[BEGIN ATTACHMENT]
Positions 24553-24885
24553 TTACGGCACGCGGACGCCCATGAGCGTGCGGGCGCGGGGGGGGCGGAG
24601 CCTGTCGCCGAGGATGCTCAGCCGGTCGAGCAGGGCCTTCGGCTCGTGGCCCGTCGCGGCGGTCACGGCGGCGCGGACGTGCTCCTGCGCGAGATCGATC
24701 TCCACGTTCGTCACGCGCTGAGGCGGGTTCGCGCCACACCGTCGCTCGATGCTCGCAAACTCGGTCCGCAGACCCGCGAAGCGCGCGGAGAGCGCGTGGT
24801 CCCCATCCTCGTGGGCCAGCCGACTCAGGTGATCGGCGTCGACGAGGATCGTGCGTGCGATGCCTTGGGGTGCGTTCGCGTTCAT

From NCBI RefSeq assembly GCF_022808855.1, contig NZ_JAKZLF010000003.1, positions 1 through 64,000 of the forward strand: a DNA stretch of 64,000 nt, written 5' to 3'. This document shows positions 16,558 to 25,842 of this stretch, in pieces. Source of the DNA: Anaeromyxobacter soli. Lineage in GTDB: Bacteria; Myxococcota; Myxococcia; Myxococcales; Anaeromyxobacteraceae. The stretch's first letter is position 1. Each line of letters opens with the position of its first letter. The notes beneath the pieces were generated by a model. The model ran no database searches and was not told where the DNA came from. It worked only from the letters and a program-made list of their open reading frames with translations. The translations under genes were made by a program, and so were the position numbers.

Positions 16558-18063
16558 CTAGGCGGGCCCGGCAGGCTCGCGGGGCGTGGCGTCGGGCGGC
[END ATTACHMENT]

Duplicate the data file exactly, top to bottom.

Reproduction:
Positions 24553-24885
24553 TTACGGCACGCGGACGCCCATGAGCGTGCGGGCGCGGGGGGGGCGGAG
24601 CCTGTCGCCGAGGATGCTCAGCCGGTCGAGCAGGGCCTTCGGCTCGTGGCCCGTCGCGGCGGTCACGGCGGCGCGGACGTGCTCCTGCGCGAGATCGATC
24701 TCCACGTTCGTCACGCGCTGAGGCGGGTTCGCGCCACACCGTCGCTCGATGCTCGCAAACTCGGTCCGCAGACCCGCGAAGCGCGCGGAGAGCGCGTGGT
24801 CCCCATCCTCGTGGGCCAGCCGACTCAGGTGATCGGCGTCGACGAGGATCGTGCGTGCGATGCCTTGGGGTGCGTTCGCGTTCAT

From NCBI RefSeq assembly GCF_022808855.1, contig NZ_JAKZLF010000003.1, positions 1 through 64,000 of the forward strand: a DNA stretch of 64,000 nt, written 5' to 3'. This document shows positions 16,558 to 25,842 of this stretch, in pieces. Source of the DNA: Anaeromyxobacter soli. Lineage in GTDB: Bacteria; Myxococcota; Myxococcia; Myxococcales; Anaeromyxobacteraceae. The stretch's first letter is position 1. Each line of letters opens with the position of its first letter. The notes beneath the pieces were generated by a model. The model ran no database searches and was not told where the DNA came from. It worked only from the letters and a program-made list of their open reading frames with translations. The translations under genes were made by a program, and so were the position numbers.

Positions 16558-18063
16558 CTAGGCGGGCCCGGCAGGCTCGCGGGGCGTGGCGTCGGGCGGC